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level of frustration the democrats feel at the moment. in the last few weeks you had three nominees to the d.c. court of appeals turned down by the republicans and in some cases they said it had nothing to do with qualifications but simply, an effort to prevent a, what they view as a liberal president obama from tilting the composition of the court in his favor. and that d.c. court of appeals, you should know makes lots of decisions about key regulatory agencies here in washington and how government actually functions. so they feel right now, the democrats feel that right now the republicans have gone over the pale. in fact be republicans had agreed back in june not to, you know, force a filibuster on anymore nominees. they broke that deal. now the democrats have come back and they have, as you pointed out made history today by saying that they are no longer, took a simple majority to change the rules that had been in place since the 1700's. jon: so what happens when the shoe is on the other foot and democrats are in the minority?
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>> that is the key point here. and i think you had reluctance on the part of some democrats especially, the two women from, female senators from california, who are so concerned about abortion rights. they were reluctant to change the rules because what happens when the shoe's on the other foot? but right now there is such anger among the democrats that they were able to convince, you know, they were able to convince the reluctant senators to come along. when the shoe is on the other foot, this is going to be limited in large part to judicial nominees. hopefully not have to do with legislative efforts that you can still filibuster legislative effort like an abortion issue. but your point is well-taken. what happens if, when the republicans have the majority, they go beyond this and change it so it affect the not just nominees but also legislative efforts? jon: hmmm. juan, we had hoped to have you on a little bit earlier in the program but you were a little busy this morning. you were at the white house.
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you want to tell us about that. >> sure. jon. what happened a white house invite ad small groupjournallists over to talk with the president. i can't tell you what the president said. that is off the record. but i met with other senior officials at the white house, i can tell you they are in full fight mode over the affordable care act right now and, what you hear from these senior officials is, you know, they're concerned about what happened with insurance companies. they wish the insurance companies hadn't sent out the cancellation notices. if they had, simply call them renewals. and, they feel right now, as if you know, they had a major systems failure, major management failure. and they're trying to get back on track. their big concern right now is with people who had those cancellation notices and making sure those people feel they have been taken care of. they feel they have to turn that around, as the first step in trying to repair the damage that's been done to this president. jon: fair to say they're also trying to change the messaging here. >> absolutely. i mean, you know there is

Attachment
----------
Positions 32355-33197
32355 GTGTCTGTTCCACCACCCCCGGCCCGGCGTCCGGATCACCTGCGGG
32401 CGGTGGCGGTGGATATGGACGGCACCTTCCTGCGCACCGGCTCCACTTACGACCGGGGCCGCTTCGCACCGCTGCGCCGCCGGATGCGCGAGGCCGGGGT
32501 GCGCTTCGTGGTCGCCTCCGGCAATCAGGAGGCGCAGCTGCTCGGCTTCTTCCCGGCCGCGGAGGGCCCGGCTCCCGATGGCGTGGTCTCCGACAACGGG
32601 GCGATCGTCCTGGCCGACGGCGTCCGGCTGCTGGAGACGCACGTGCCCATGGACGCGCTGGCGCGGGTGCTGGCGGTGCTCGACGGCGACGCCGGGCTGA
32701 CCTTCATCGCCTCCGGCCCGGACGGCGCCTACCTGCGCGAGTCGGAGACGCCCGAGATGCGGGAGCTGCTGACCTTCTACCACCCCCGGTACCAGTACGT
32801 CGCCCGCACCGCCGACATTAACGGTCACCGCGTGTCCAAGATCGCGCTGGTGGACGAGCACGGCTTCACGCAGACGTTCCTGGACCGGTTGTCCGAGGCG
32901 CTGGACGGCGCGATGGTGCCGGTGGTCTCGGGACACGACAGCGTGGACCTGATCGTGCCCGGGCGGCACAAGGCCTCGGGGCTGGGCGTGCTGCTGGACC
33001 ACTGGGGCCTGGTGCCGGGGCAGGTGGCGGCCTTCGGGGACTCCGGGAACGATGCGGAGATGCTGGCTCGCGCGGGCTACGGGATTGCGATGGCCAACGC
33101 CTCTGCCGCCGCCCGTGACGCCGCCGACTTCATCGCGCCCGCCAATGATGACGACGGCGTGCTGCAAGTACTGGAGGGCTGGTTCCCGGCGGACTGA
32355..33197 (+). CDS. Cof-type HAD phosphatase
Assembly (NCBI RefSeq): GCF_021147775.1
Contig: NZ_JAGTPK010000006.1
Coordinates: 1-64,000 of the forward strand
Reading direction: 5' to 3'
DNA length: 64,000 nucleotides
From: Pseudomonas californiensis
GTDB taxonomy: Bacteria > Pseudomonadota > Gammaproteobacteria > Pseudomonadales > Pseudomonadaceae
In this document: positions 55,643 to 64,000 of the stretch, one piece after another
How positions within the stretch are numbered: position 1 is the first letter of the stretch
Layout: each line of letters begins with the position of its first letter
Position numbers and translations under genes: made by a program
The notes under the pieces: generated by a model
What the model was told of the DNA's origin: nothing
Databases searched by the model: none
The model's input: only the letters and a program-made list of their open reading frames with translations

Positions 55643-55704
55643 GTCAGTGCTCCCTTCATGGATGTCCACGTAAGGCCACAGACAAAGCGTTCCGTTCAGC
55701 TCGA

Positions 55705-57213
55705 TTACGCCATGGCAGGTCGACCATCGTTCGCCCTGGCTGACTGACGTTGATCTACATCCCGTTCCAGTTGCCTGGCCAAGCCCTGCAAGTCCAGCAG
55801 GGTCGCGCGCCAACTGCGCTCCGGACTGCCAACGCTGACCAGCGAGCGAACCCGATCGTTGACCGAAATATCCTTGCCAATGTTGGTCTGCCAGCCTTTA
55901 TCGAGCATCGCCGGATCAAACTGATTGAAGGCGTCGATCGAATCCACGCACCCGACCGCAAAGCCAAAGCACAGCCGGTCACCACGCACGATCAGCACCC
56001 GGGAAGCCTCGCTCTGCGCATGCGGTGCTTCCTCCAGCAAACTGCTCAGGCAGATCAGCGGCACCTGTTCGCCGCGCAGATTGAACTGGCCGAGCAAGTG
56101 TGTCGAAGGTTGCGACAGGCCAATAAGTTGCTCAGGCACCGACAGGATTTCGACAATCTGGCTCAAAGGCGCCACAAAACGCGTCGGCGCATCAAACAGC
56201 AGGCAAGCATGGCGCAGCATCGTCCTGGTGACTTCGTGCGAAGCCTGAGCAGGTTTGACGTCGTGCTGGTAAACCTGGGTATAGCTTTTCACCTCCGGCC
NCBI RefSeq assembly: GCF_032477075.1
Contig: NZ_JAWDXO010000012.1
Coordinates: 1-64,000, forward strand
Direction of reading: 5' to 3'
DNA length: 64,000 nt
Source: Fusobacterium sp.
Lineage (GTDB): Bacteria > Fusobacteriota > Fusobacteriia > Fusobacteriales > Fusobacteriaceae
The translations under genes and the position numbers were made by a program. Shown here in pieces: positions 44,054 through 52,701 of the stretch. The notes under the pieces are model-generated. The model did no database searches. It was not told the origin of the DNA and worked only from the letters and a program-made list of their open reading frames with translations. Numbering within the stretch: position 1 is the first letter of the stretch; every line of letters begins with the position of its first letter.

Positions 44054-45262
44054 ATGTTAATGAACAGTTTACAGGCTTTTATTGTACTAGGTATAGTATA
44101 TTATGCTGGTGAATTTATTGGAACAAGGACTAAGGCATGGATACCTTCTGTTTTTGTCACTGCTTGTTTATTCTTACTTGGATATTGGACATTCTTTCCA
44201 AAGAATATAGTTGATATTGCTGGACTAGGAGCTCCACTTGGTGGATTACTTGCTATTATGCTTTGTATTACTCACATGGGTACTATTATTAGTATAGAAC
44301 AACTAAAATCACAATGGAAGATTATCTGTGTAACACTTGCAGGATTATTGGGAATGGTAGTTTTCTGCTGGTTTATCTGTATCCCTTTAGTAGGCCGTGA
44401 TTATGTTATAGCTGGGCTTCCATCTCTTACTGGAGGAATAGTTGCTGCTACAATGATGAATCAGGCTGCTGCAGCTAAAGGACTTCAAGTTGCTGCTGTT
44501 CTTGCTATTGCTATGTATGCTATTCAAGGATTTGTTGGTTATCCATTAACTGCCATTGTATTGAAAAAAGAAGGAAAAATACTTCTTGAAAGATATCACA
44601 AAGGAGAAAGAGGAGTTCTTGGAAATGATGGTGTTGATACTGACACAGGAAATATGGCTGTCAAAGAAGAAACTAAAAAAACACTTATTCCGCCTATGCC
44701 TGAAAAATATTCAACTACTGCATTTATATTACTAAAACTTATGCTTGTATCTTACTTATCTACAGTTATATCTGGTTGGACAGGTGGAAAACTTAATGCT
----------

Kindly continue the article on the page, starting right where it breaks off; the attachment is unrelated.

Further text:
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frustration. i think that's clear from everybody who i was talking to this morning at the white house, is frustration. they feel, even if you don't get the websites working, and they expect the websites will work. they will get a sustainable, pool of people, maybe not as many people into the marketplace as they had projected but they will get a sustainable pool. they're frustrated with the way that this has been portrayed in the media because they it has done some good. bill clinton coin even get a vote on proposed health care reform. 100 years this, is hard work as one of them said. jon: juan williams just out of meeting with president obama. juan, thank you. >> you're well come.
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>> an antique motorcycle that was stolen back in 1967 is back with the rightful owner. the 1953 model was swiped out of don duvall's backyard.
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he said the bike may look different than he remembers. after all it was nearly half a century but can't wait to take it out on the open road and ride it again. >> that is cool. it is 60 years old. >> thanks for joining us. american's news headquarters starts right now. thank you guys, we are watching a airplane take off. new zoo video in wichita, kansas. it is an atlas airplane it is really big and on a runway too little to take off. >> the plane bound from mcconnell air force base and missed its mark 12 miles. it needs a runway 9,000 feet long and this runway in